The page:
Revue Z

Written and performed by Zoë Martlew
Giant Olive Theatre
Lion and Unicorn Theatre
(2011)

Revue Z publicity photo

Contemporary theatre often puts great demands on its performers in requiring multiple skills. Zoë Martlew has no problem fitting the bill for she is cellist, composer, writer, singer, mime and monologist.

As she makes clear to her audience at the beginning of her show, it really is all her own work. Even her backing is provided by multi-track recordings which she made herself on a variety of instruments and objects.

Actually that is not strictly true: there is obviously input from director John Baxter, some guest musicians on some of the backing tracks, technical support with recording and at the theatre and the assistance of a costume maker, but in every way it is very much her show and she displays a real diversity of talent.

Revue Z is as eclectic as its performer's abilities. The set is a dim-lit smoky boîte, draped with exotic silks glinting with gold pailletes. From the first sight of a slinky silver leg-hugging boot entering, Zoë sets about seducing her audience. But she has no sooner encouraged us to liberate our libidos than she is performing a version of Danny Boy by blowing over bottles, at least for those notes she plays live. We get a send up of bad amateur playing with a solo performance by Marge, third cello of the Woking Philharmonic whose just been demoted to the back row and in "Wigmore Hall" she presents a pretentious looking woman succumbing in horror to some screechingly "modern" music - both of them character cameos. There is a teacher turning into a dominatrix, a violent outburst against an unfaithful married lover, a brilliant quickie on that old advice that (performers especially) - or something like it, I'm not going to ruin the joke.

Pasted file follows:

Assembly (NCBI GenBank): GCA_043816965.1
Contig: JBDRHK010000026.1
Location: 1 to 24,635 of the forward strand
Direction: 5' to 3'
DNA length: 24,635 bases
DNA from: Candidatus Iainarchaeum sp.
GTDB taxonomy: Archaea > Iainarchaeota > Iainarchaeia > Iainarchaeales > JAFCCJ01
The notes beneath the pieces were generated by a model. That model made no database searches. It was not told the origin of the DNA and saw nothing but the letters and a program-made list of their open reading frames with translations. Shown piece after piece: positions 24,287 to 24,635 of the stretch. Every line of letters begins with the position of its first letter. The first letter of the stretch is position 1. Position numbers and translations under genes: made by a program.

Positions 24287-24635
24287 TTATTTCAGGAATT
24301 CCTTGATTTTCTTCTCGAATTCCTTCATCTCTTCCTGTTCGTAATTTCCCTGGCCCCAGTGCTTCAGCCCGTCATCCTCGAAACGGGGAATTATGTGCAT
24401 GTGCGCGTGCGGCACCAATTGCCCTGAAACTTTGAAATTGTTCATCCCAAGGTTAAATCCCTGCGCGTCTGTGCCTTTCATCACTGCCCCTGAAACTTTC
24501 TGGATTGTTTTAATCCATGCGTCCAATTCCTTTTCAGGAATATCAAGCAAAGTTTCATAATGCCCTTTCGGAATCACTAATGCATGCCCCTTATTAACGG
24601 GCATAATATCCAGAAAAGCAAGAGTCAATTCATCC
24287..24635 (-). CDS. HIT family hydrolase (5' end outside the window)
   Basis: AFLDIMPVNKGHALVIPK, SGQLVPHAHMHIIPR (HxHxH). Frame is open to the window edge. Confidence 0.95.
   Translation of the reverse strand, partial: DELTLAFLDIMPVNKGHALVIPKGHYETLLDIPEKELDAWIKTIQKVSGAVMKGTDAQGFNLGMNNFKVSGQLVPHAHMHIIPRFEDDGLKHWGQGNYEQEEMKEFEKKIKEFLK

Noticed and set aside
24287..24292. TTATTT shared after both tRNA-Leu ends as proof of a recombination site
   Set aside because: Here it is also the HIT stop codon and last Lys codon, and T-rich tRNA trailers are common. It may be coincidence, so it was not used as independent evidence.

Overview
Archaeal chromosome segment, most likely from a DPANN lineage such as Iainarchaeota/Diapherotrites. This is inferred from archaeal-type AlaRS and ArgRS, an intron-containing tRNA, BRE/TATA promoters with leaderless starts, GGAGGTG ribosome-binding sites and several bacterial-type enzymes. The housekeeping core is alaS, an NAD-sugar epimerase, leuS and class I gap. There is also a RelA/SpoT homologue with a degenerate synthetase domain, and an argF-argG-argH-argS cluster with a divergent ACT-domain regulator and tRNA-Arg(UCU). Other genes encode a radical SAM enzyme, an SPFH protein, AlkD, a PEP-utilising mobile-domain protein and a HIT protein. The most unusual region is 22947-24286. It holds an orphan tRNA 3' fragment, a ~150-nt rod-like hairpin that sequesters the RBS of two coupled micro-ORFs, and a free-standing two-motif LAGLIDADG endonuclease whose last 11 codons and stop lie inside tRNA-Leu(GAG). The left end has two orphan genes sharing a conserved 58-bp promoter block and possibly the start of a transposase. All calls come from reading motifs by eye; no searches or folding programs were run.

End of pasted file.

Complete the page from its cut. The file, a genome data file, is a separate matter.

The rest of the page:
There is a lullaby she wrote "Salat Babilya" (Babylonian Prayer) in which she attempts to replicate the sonorities of the Middle Eastern Oud and a frenzied jazz-influenced piece where she plays the cello like Stephane Grappelli on violin. Another high spot is a delightful quickie on that old advice to actors and musicians that they should always have a second string to their bow - or something like it, I am not going to spoil the joke. Only one baroque-like piece shows her off as a more traditional cellist, and that is a pity for she is a good one, but she probably feels she has enough of that in her regular work and this is her more zany side.

Zoë sets herself a prodigious pace at which to deliver her text - and since her backing is pre-recorded she has to keep to it, and it goes so fast you can't catch everything and there is no space for audience reaction. She wore a mike but in this small venue she might have been better without it, for there were times when she needed a little more of the projection evident elsewhere. Consequently I am not sure that her text is quite as clever as she thinks but she has a very strong personality and confidently exploits it.

Moving from pink frilled skirt to top hat, black plastic bodice, black tutu and black lace tights, neck dripping with diamante, or countrified Marge with her feather headdress, she is always very much in your face. In fact this is in some ways more intimate cabaret than revue. If you are in the front row you may even get a chocolate! Even without that bribe her audience took her to their hearts.

"Revue Z" is at the Lion and Unicorn Theatre until 1st October. An extended version will follow at the same venue 20th-21st November 2011

Reviewer: Howard Loxton

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